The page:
North Korea is exporting nuclear and ballistic missile technology and using multiple intermediaries, shell companies and overseas criminal networks to circumvent U.N. sanctions, U.N. experts said in a report obtained by The Associated Press.
The seven-member panel monitoring the implementation of sanctions against North Korea said its research indicates that Pyongyang is involved in banned nuclear and ballistic activities in Iran, Syria and Myanmar. It called for further study of these suspected activities and urged all countries to try to prevent them.
The 47-page report, obtained late Thursday by AP, and a lengthy annex document sanctions violations reported by U.N. member states, including four cases involving arms exports and two seizures of luxury goods by Italy two yachts and high-end recording and video equipment. The report also details the broad range of techniques that North Korea is using to try to evade sanctions imposed by the U.N. Security Council after its two nuclear tests in 2006 and 2009.
Council diplomats discussed the report by the experts from Britain, Japan, the United States, France, South Korea, Russia and China at a closed-door meeting on Thursday.
Its release happened to coincide with heightened tensions between North Korea and South Korea over the March sinking of a South Korean navy ship which killed 46 sailors. The council is waiting for South Korea to decide what action it wants the U.N.'s most powerful body to take in response to the sinking, which a multinational investigation determined was caused by a North Korean torpedo.
The panel of experts said there is general agreement that the U.N. embargoes on nuclear and ballistic missile related items and technology, on arms exports and imports except light weapons, and on luxury goods, are having an impact.
But it said the list of eight entities and five individuals currently subject to an asset freeze and travel ban seriously understates those known to be engaged in banned activities and called for additional names to be added. It noted that North Korea moved quickly to have other companies take over activities of the eight banned entities.
The experts said an analysis of the four North Korean attempts to illegally export arms revealed that Pyongyang used "a number of masking techniques" to avoid sanctions. They include providing false descriptions and mislabeling of the contents of shipping containers, falsifying the manifest and information about the origin and destination of the goods, "and use of multiple layers of intermediaries, shell companies, and financial institutions," the panel said.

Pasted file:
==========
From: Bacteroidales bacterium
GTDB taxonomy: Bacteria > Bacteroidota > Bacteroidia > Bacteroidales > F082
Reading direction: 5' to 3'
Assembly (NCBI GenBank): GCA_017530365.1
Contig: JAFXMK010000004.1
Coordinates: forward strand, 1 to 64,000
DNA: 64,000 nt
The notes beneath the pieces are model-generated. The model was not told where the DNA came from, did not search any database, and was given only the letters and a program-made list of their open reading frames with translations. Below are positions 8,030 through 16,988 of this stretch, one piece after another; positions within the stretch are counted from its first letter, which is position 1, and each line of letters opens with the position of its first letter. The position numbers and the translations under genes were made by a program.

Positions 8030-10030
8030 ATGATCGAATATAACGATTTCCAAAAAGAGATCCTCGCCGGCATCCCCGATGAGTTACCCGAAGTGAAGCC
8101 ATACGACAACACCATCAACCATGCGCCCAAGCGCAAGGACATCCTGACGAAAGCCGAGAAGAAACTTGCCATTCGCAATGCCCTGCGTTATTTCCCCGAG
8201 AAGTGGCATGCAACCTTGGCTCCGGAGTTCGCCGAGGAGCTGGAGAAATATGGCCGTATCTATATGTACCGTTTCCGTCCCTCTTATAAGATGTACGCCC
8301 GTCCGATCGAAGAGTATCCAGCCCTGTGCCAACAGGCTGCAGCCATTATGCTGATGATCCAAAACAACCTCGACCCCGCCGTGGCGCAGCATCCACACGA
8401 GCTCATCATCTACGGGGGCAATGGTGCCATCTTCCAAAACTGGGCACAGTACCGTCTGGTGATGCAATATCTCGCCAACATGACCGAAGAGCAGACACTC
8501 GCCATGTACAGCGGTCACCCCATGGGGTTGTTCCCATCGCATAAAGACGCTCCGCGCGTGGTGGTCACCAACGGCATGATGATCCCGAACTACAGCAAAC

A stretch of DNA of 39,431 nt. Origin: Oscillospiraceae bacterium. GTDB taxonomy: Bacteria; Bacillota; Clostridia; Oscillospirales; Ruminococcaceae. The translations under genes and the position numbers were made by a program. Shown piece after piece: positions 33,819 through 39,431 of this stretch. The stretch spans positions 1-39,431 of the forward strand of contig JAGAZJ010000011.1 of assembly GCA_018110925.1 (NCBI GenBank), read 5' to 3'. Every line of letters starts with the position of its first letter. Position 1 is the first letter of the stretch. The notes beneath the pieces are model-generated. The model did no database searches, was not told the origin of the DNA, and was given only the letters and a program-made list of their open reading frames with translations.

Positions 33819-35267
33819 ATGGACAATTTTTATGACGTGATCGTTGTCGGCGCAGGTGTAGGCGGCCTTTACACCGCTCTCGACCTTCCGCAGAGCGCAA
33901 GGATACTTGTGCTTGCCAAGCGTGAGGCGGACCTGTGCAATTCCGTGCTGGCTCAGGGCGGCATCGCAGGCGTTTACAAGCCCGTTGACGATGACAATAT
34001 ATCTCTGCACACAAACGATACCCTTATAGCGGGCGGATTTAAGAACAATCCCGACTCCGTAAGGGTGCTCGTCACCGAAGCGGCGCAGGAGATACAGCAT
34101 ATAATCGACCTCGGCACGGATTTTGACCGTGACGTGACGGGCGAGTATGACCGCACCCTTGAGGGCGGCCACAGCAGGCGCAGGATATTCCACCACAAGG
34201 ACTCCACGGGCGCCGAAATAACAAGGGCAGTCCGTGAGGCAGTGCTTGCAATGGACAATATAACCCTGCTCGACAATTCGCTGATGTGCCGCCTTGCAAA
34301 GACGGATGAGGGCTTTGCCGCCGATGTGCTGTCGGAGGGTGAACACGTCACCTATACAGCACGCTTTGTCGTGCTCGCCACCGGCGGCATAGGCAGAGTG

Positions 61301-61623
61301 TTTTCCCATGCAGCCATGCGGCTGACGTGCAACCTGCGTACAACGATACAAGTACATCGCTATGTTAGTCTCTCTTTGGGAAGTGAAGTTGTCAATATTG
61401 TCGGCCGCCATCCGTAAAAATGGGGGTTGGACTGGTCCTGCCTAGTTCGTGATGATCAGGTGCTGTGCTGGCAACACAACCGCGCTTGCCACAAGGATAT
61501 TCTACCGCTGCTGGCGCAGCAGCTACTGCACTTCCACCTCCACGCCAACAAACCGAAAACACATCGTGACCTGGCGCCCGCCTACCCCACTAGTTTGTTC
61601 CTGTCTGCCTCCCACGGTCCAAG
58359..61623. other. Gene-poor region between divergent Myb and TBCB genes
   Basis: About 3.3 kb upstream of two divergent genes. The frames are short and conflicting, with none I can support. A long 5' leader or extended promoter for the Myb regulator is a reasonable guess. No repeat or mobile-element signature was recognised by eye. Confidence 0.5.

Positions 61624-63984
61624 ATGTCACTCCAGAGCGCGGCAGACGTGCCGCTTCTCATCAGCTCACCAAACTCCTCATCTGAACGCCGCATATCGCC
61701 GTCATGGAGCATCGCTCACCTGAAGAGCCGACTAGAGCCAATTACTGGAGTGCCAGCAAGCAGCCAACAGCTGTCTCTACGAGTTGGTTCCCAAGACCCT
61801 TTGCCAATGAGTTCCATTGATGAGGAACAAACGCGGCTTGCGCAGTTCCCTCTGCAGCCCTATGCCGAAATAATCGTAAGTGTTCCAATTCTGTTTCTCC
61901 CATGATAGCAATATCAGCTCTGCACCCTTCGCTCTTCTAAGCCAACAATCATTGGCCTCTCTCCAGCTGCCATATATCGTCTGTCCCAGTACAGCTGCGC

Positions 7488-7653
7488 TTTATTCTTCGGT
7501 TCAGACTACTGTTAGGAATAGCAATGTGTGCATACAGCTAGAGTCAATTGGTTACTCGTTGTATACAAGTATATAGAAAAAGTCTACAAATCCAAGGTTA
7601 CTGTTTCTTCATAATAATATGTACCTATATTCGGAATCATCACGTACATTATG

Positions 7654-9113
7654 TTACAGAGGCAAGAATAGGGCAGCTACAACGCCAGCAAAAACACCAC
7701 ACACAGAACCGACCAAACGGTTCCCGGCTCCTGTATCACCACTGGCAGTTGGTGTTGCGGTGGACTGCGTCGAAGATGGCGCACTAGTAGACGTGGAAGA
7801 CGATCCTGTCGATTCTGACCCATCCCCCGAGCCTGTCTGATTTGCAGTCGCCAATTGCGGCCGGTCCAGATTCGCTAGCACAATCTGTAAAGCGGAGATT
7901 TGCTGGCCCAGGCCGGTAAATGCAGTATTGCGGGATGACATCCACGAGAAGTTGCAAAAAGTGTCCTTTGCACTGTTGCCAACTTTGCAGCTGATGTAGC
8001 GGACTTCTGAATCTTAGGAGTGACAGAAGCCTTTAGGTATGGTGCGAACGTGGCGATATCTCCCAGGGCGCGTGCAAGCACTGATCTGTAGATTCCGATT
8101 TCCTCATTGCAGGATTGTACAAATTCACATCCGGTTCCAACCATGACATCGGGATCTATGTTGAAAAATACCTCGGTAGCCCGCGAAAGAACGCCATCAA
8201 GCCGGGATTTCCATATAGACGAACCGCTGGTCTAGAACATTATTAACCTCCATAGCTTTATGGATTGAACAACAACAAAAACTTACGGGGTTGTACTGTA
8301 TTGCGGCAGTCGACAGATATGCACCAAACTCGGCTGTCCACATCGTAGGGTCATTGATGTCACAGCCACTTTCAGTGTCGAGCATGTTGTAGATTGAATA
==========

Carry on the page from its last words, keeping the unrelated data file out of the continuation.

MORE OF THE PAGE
It noted that a chartered jet intercepted in Thailand in December carrying 35 tons of conventional weapons including surface-to-air missiles from North Korea was owned by a company in the United Arab Emirates, registered in Georgia, leased to a shell company registered in New Zealand and then chartered to another shell company registered in Hong Kong which may have been an attempt to mask its destination.
North Korea is also concealing arms exports by shipping components in kits for assembly overseas, the experts said.
As one example, the panel said it learned after North Korean military equipment was seized at Durban harbor in South Africa that scores of technicians from the North had gone to the Republic of Congo, where the equipment was to have been assembled.
The experts called for "extra vigilance" at the first overseas port handling North Korean cargo and close monitoring of airplanes flying from the North, saying Pyongyang is believed to use air cargo "to handle high valued and sensitive arms exports."
While North Korea maintains a wide network of trade offices which do legitimate business as well as most of the country's illicit trade and covert acquisitions, the panel said Pyongyang "has also established links with overseas criminal networks to carry out these activities, including the transportation and distribution of illicit and smuggled cargoes."
This may also include goods related to weapons of mass destruction and arms, it added.
Under council resolutions, all countries are required to submit reports on what they are doing to implement sanctions but as of April 30 the panel said it had still not heard from 112 of the 192 U.N. member states including 51 in Africa, 28 in Asia, and 25 in Latin America and the Caribbean.
While no country reported on nuclear or ballistic missile-related imports or exports from North Korea since the second sanctions resolution was adopted last June, the panel said it reviewed several U.S. and French government assessments, reports from the International Atomic Energy Agency, research papers and media reports indicating Pyongyang's continuing involvement in such activities.
These reports indicate North Korea "has continued to provide missiles, components, and technology to certain countries including Iran and Syria ... (and) has provided assistance for a nuclear program in Syria, including the design and construction of a thermal reactor at Dair Alzour," the panel said.
Syria denied the allegations in a letter to the IAEA, but the U.N. nuclear agency is still trying to obtain reports on the site and its activities, the panel said.
The experts said they are also looking into "suspicious activity in Myanmar," including activities of Namchongang Trading, one of the companies subject to U.N. sanctions, and reports that Japan in June 2009 arrested three individuals for attempting to illegally export a magnetometer which measures magnetic fields to Myanmar via Malaysia allegedly under the direction of a company known to be associated with illicit procurement for North Korea's nuclear and military programs. The company was not identified.
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